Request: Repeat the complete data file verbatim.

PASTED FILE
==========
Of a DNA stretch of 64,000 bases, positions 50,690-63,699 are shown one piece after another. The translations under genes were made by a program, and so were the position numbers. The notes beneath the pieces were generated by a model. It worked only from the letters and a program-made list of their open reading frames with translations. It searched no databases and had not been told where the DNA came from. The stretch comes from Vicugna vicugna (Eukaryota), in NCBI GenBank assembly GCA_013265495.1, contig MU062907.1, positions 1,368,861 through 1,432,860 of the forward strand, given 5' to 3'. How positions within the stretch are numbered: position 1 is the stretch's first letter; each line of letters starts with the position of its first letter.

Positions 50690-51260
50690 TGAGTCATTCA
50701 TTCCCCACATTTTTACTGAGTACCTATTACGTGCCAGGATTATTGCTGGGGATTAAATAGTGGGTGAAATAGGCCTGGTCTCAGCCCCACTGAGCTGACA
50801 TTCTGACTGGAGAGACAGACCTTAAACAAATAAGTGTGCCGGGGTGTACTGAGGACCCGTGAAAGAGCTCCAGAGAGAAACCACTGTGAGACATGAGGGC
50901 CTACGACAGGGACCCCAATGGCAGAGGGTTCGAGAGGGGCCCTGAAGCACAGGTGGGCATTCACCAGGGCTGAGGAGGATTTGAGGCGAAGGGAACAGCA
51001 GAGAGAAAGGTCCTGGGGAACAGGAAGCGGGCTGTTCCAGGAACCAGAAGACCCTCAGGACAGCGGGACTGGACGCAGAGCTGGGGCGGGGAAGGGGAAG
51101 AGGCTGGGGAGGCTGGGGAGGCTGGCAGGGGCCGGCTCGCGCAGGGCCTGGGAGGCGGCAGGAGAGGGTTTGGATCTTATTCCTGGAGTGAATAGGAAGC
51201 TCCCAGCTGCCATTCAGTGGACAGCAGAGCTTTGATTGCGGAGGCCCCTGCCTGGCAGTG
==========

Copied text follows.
Of a DNA stretch of 64,000 bases, positions 50,690-63,699 are shown one piece after another. The translations under genes were made by a program, and so were the position numbers. The notes beneath the pieces were generated by a model. It worked only from the letters and a program-made list of their open reading frames with translations. It searched no databases and had not been told where the DNA came from. The stretch comes from Vicugna vicugna (Eukaryota), in NCBI GenBank assembly GCA_013265495.1, contig MU062907.1, positions 1,368,861 through 1,432,860 of the forward strand, given 5' to 3'. How positions within the stretch are numbered: position 1 is the stretch's first letter; each line of letters starts with the position of its first letter.

Positions 50690-51260
50690 TGAGTCATTCA
50701 TTCCCCACATTTTTACTGAGTACCTATTACGTGCCAGGATTATTGCTGGGGATTAAATAGTGGGTGAAATAGGCCTGGTCTCAGCCCCACTGAGCTGACA
50801 TTCTGACTGGAGAGACAGACCTTAAACAAATAAGTGTGCCGGGGTGTACTGAGGACCCGTGAAAGAGCTCCAGAGAGAAACCACTGTGAGACATGAGGGC
50901 CTACGACAGGGACCCCAATGGCAGAGGGTTCGAGAGGGGCCCTGAAGCACAGGTGGGCATTCACCAGGGCTGAGGAGGATTTGAGGCGAAGGGAACAGCA
51001 GAGAGAAAGGTCCTGGGGAACAGGAAGCGGGCTGTTCCAGGAACCAGAAGACCCTCAGGACAGCGGGACTGGACGCAGAGCTGGGGCGGGGAAGGGGAAG
51101 AGGCTGGGGAGGCTGGGGAGGCTGGCAGGGGCCGGCTCGCGCAGGGCCTGGGAGGCGGCAGGAGAGGGTTTGGATCTTATTCCTGGAGTGAATAGGAAGC
51201 TCCCAGCTGCCATTCAGTGGACAGCAGAGCTTTGATTGCGGAGGCCCCTGCCTGGCAGTG